In practical cases, the maximization of the objective function is not enough and one calls for a robust solution that is capable of absorbing as much as possible delays/disturbances on the network (Fischetti et al (2009). In this context, source of uncertainty must be identified to make the timetable robust against potential disruptions or disturbances. All the above-mentioned research has modeled the problem from operators’ point of view. However, we take a different approach to benefit from integration of demand side and supply side.
Supply and demand integration:
During the last decade, there has been an increasing trend to integrate user behaviour models in optimization. Several applications can be found in facility location problems (Haase and Müller (2014), Zhang et al. (2012), Benati and Hansen (2002)), and in revenue management networks in different contexts such as transportation (Haensel and Koole (2010)) and hotel management (van Ryzin and Vulcano (2014)). The main reason to combine the two is to provide a better understanding of the preferences of clients to policy makers while planning for their systems.
These preferences are formalized with predefined discrete choice models, which are the state-of-the-art for the mathematical modelling of demand. However, their complexity leads to mathematical formulations that are highly non-linear and non-convex in the variables of interest, and are therefore difficult to include in a discrete optimization model, where linearity is highly desirable, and convexity is necessary. As a result, in the literature discrete choice models are typically assumed to be given in order to simplify the optimization model.
The implicit understanding is that a complete prescription for decision problems will require fitting the right parametric choice model to data, so as to make accurate predictions. On the other hand, discrete optimization models create a platform where supply and demand closely interact, which is typically the case in transportation problems such railway scheduling.
Such models are associated with (mixed) integer optimization problems, whose discrete variables are used to design and configure the supply. There are only few instances in the literature that have integrated discrete choice models in mixed integer linear optimization, the most typical methodology framework in operations research. Furthermore, most of them are limited to the logit model (e.g., IIA assumption), where users are assumed to be homogeneous in their observable characteristics. Many techniques have been developed to linearize and convexify such models (Azadeh et al. (2015)).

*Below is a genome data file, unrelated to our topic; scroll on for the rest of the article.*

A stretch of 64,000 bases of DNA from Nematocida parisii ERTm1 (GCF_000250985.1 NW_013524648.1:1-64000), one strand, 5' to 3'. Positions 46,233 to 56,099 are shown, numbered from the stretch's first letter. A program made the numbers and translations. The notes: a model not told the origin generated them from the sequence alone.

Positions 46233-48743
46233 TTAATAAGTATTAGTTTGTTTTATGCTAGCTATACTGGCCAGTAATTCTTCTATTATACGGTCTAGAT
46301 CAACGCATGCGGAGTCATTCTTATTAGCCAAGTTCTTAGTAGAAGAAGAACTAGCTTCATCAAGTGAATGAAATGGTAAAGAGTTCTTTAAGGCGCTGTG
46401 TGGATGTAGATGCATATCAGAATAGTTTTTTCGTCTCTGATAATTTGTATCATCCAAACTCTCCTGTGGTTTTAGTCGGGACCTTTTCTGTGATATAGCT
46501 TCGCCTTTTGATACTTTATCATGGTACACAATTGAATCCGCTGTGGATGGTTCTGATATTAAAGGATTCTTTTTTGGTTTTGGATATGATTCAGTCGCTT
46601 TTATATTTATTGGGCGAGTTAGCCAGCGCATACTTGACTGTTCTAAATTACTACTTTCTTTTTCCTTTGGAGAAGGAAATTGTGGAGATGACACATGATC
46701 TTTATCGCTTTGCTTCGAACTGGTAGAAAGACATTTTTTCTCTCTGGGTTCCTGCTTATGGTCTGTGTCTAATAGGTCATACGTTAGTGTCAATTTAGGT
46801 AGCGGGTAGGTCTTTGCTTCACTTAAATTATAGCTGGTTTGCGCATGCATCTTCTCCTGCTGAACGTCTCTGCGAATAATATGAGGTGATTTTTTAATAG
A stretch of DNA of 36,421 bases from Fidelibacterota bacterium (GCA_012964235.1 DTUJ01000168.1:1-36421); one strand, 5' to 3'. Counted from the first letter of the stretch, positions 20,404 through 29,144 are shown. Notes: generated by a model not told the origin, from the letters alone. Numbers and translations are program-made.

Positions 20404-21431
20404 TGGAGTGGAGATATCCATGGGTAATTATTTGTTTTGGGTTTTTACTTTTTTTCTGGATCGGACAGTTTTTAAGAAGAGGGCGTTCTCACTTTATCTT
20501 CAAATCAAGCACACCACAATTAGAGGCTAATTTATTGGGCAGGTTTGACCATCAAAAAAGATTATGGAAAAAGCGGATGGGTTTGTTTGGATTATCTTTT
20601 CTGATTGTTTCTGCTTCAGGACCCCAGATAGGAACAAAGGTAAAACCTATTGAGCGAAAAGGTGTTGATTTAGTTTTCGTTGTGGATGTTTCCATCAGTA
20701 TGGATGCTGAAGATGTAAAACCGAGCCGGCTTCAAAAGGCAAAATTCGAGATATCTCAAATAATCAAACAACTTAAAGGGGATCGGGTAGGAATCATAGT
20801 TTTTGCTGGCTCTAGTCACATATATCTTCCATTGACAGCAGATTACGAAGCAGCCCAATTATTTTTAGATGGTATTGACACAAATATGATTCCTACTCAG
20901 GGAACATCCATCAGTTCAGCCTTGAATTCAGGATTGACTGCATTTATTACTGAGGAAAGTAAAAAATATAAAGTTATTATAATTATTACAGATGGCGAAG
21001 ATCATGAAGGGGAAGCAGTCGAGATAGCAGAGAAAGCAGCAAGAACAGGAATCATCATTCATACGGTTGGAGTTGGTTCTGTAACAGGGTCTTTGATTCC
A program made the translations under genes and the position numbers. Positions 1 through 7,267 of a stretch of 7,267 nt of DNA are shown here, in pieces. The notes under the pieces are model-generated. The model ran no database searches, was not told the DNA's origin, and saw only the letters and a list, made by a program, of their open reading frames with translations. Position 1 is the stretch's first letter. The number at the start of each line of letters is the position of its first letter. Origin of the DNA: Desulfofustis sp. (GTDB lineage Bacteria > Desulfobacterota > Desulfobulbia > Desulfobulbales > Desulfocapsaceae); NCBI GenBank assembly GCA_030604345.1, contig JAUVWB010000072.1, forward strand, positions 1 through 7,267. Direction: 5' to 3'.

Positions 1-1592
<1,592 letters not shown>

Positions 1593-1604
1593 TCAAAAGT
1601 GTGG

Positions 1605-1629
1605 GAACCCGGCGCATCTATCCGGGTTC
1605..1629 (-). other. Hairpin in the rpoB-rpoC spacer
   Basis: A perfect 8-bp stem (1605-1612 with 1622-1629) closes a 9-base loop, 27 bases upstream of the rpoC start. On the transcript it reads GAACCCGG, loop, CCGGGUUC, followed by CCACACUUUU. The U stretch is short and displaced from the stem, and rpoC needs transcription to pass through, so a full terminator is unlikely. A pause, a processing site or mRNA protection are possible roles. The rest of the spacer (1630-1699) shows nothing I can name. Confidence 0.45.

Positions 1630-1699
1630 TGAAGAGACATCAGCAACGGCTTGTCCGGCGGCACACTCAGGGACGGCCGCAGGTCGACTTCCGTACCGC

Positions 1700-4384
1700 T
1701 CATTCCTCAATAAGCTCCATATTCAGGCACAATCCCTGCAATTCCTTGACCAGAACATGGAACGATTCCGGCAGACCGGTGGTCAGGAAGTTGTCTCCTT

Novelty, difficulties and expected outcomes:
For the first time in the literature, we want to tackle the problem of robust timetabling design taking the behavioral aspect of users. We would like to come up with a tractable mathematical model that can solve the problem in an exact way. Then, we want to introduce tailored heuristic techniques to solve the problem for large scale. The major difficulty however, is to come up with a linear representation of mathematical model. Choice models are the main source of nonlinearity and nonconvexity, especially when the decision variable of the optimization model appear in the users’ utility function. The expected outcome is double folded: 1- from practical point of view, we test the robustness of the model against several scenarios of interruptions. 2- from methodological point of view, we solve a relatively smaller problem in an exact way and propose heuristic methods to solve the larger cases.